A gigantic fish-eater (Bigger than a T. rex!) with a crocodile snout and a large sail on its back, Spinosaurus aegyptiacus has always been a strange and enigmatic creature. It may have just become something stranger: a semiaquatic, quadrupedal theropod dinosaur. [more inside]
Scientists at Drexel university have discovered and described the most complete supermassive dinosaur ever found. According to paleontologist Kenneth Lacovara, the titanosaur "weighed as much as a dozen African elephants or more than seven T. rex. Shockingly, skeletal evidence shows that when this 65-ton specimen died, it was not yet full grown. It is by far the best example we have of any of the most giant creatures to ever walk the planet." It's name? Dreadnoughtus .
Dinosaurs were lumbering, stupid, scientifically boring beasts—until John Ostrom rewrote the book on them.
Dimetrodon is not a dinosaur! Sorry to ruin your childhood yet again, but it's not even a reptile. It's a synapsid, which makes it one of our cousins. [more inside]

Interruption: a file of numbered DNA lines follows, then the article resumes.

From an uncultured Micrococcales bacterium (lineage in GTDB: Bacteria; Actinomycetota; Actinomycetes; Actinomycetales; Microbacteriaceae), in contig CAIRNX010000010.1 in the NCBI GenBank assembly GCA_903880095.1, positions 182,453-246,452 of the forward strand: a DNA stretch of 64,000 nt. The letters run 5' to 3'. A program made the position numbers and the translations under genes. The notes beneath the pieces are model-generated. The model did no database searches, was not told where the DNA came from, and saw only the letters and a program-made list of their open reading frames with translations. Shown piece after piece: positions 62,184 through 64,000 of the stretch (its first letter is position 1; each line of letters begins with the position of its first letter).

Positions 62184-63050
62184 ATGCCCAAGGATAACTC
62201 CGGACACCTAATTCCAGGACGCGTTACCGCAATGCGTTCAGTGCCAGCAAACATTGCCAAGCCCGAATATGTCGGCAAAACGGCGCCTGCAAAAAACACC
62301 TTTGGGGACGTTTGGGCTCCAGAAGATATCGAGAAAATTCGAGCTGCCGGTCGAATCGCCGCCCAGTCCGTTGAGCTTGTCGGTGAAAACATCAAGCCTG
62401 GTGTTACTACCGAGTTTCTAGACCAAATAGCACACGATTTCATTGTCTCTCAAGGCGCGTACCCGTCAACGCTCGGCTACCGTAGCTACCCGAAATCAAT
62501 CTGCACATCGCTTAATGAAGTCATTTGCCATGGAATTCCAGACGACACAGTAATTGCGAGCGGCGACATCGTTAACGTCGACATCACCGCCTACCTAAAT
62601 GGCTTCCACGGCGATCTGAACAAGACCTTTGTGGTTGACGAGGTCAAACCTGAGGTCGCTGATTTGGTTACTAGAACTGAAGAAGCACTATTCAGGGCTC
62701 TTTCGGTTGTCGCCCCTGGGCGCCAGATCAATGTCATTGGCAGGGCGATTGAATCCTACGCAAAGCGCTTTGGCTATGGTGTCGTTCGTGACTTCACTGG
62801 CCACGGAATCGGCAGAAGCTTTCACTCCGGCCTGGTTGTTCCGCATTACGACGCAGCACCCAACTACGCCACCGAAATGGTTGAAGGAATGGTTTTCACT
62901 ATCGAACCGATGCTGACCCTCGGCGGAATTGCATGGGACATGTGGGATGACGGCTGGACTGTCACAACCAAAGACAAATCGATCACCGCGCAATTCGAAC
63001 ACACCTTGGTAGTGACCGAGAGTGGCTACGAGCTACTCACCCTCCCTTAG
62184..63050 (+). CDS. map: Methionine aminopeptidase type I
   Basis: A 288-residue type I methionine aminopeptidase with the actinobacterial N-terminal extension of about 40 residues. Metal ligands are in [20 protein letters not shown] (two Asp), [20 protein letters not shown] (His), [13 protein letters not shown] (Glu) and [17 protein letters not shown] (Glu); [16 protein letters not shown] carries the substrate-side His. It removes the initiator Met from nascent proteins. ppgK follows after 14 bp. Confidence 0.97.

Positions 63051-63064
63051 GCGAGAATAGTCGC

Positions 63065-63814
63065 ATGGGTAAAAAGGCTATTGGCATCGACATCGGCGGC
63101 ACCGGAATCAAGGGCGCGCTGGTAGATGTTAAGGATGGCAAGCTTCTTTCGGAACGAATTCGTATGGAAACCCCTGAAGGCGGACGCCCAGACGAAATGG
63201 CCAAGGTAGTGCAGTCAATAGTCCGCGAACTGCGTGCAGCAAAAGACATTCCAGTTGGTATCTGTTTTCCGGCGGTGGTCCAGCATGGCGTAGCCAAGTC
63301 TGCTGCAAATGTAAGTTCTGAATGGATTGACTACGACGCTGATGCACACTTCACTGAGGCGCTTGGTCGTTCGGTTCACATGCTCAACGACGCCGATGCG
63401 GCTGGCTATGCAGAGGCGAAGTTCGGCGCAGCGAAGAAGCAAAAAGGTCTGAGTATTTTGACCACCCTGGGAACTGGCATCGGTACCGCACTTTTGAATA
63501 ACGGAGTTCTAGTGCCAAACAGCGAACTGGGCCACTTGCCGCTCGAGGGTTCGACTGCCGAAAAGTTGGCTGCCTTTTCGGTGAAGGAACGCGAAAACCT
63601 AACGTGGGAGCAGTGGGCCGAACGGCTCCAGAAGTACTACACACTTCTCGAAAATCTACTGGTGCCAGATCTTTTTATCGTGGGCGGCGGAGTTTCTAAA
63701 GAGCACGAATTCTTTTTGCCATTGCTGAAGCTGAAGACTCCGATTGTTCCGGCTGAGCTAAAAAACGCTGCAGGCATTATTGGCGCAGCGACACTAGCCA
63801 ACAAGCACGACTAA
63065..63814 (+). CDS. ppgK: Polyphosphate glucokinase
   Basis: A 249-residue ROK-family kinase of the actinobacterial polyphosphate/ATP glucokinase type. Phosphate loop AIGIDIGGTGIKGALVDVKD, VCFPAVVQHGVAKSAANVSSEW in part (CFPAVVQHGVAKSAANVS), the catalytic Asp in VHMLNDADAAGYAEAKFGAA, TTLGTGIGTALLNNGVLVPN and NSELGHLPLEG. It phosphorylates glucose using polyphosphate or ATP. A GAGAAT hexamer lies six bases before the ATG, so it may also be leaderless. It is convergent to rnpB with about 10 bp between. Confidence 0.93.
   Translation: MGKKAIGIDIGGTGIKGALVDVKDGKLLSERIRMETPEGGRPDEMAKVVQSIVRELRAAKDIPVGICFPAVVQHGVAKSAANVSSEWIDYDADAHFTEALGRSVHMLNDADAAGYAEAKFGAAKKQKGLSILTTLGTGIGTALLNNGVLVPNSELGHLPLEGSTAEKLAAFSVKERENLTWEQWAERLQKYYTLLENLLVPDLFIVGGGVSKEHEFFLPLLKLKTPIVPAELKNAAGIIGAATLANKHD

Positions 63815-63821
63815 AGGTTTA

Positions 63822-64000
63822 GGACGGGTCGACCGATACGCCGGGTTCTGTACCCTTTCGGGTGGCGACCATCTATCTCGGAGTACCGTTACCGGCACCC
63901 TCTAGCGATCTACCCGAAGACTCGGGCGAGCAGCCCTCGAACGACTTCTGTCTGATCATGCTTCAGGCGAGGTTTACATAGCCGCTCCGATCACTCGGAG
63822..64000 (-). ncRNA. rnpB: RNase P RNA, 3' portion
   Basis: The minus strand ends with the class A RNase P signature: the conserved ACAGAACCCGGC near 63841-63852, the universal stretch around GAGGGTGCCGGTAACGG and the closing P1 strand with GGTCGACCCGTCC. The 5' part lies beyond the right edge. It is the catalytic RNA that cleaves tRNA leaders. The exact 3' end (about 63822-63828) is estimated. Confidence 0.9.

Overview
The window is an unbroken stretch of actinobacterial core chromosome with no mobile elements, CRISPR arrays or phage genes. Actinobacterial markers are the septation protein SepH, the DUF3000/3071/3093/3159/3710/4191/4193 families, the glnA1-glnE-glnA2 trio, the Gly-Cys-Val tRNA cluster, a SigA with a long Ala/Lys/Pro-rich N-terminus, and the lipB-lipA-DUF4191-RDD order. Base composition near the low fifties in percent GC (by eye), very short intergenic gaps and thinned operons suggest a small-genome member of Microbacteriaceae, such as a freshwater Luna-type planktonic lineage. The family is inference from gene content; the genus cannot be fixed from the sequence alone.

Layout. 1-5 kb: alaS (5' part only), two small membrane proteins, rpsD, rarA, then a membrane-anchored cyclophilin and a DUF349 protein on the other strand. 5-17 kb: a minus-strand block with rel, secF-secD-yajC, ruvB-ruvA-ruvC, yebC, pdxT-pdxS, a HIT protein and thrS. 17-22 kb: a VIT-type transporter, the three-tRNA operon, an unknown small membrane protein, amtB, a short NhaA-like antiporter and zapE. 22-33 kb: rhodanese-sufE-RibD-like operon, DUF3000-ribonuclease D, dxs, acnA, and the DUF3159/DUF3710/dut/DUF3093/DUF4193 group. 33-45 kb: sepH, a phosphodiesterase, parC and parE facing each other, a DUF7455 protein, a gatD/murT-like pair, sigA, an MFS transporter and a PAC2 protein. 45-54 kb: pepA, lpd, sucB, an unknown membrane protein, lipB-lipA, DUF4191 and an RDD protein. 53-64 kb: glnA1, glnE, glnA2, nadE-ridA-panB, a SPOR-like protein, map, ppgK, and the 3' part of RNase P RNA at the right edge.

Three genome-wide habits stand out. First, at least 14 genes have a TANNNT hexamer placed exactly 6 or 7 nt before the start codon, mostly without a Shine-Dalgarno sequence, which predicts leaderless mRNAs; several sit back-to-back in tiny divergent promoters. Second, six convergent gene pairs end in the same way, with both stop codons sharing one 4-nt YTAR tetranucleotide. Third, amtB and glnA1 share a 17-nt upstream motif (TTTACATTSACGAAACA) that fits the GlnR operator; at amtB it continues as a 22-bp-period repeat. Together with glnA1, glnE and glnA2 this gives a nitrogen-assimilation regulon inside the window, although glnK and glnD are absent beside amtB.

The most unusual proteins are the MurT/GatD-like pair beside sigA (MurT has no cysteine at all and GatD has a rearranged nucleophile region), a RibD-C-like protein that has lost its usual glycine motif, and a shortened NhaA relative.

Western Digs is a source for "dispatches from the American ancient West." Posts are sorted into three main categories: Dinosaurs & Ancient Life (Paleontology, split into Dinosars, The Ice Age, Birds and All Fossils), Prehistoric Americans (Archaeology, split into Ancient Southwest and The Mississippians [Cahokia]), and Modern Artifacts (Historic Archaeology, including the subset The 20th Century). If you're not sure where to start reading, here are Western Digs’ Top 5 Paleontology Stories of 2013 and Western Digs’ Top 5 Archaeology Stories of 2013.
Ceramic artist Brett Kern creates puffy inflatable dinosaurs (studio views in his anaglyphic 3D Gallery).
Though never particularly scared to be cynical about "issue episodes" even though it was considered a child friendly family show on a Disney owned network, an episode of the animatronic ABC sitcom Dinosaurs from its fourth season asked viewers to question authority and faith in "The Greatest Story Ever Sold" (full episode yt) Even introducing an intentionally ridiculous, starch-based diety over a decade before the Flying Spaghetti Monster. Limited Edition Bonus Track: Answering the question with heresy on "Answer The Question" is ill advised.
Settling in for a long winter's nap? In need of a memento mori to guard against the unbridled jollity of the season? Just want to explore the wonderful world of 3D scans, osteology, and bioarchaeology on the internet a little further? Sad that Santa probably isn't bringing you a T-Rex for Christmas? Well, just peak inside... [more inside]